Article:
As a counter example, we can look at the assimilation of the great wave of western European immigrants from the late 19th and early 20th centuries. The first generation of those immigrants were forced to learn at least a rudimentary form of English, but they made sure their children went to school and learned the language of their new country. Yes, the “Old Country Tongue” was probably spoken in the home, but English was spoken in public. By the third generation, the old language was not spoken at all, and those kids were able to reach as high as they wanted.

4. Government accommodation of foreign language speakers not only leads to social disjointedness, it also leads to a form of balkanization and enclavization by non-english speakers. The “Youth Riots” of Paris of a few years ago provide a great example of this phenomena and what it can lead to: anger and despair and violence. London, too, has such enclaves: Muslim “no-go” neighborhoods, where even the Police are wary of entering, are a law unto themselves. Thankfully, we have not seen such things in the US as yet, but as the number of foreign borne residents increases, the likelihood of such things increases. Strong government incentives to make these people learn English will go a long way toward staving off such social unrest in this country.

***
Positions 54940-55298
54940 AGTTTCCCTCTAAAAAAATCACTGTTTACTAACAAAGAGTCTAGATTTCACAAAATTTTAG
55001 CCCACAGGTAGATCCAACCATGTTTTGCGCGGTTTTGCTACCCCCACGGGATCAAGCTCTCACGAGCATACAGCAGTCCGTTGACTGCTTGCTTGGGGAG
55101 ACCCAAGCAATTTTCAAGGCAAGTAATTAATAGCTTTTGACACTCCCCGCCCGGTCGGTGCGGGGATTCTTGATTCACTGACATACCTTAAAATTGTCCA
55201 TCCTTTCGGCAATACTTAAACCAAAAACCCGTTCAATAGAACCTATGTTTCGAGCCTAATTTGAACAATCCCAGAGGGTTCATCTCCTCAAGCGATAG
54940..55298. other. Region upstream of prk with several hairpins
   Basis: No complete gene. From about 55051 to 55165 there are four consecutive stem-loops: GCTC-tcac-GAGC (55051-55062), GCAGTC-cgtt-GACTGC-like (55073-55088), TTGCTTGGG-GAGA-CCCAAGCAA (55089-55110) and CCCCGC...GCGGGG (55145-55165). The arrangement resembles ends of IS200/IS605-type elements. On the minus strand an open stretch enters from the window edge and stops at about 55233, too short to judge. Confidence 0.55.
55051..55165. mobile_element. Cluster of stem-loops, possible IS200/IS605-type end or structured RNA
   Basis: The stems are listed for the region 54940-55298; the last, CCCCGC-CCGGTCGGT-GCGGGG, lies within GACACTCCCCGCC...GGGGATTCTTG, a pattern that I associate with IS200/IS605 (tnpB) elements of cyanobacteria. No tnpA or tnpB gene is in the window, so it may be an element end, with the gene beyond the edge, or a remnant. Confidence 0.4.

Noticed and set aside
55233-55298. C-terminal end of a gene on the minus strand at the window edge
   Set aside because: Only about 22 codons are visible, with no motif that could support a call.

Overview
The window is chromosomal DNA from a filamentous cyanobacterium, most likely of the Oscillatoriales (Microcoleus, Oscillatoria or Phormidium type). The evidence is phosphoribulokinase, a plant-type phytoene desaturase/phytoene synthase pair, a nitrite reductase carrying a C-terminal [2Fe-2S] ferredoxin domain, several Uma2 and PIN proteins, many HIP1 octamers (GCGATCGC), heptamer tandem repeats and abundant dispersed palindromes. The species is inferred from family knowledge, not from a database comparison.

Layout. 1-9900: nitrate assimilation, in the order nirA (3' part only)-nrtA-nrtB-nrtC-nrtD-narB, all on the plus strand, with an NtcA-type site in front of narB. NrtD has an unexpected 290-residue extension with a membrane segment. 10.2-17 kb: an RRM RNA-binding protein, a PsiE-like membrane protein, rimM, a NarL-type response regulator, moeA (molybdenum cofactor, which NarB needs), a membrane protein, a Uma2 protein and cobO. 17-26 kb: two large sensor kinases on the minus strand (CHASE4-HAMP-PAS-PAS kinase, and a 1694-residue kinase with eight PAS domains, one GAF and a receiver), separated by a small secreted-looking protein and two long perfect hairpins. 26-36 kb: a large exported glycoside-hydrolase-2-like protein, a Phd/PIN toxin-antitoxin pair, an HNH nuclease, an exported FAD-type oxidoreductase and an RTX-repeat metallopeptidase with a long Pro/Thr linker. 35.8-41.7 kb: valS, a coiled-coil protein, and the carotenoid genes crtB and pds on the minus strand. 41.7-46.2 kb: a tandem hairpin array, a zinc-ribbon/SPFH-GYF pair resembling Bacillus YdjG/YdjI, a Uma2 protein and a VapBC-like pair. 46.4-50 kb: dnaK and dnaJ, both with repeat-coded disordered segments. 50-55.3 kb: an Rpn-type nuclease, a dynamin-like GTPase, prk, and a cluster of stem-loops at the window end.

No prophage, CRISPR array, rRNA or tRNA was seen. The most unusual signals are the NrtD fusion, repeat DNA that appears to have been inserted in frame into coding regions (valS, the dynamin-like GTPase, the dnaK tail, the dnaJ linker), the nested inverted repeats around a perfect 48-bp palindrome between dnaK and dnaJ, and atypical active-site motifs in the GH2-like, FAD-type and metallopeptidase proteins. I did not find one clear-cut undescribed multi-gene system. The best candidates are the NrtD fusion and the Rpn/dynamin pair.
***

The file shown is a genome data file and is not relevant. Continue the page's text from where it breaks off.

So to wrap up this long reply, let me say that controlling our borders, naturalizing our immigrants, and making sure our new citizens learn our government, culture, values, and language will be better for them and better for America. We are one nation, and despite the misguided efforts of the multi-culturalists and diversifiles to sort and divide us, we must forge some common touchstones to keep us strong and undivided. Effective immigration programs and a common language are indispensible elements in that effort.

p.s. Your drinking buddy sounds like some of those conservative talk radio guys like Limbaugh and Hannity: they seem to be on the right side (no pun intended) of the arguments, but their reasoning (or lack thereof) is far from what I would consider persuasive.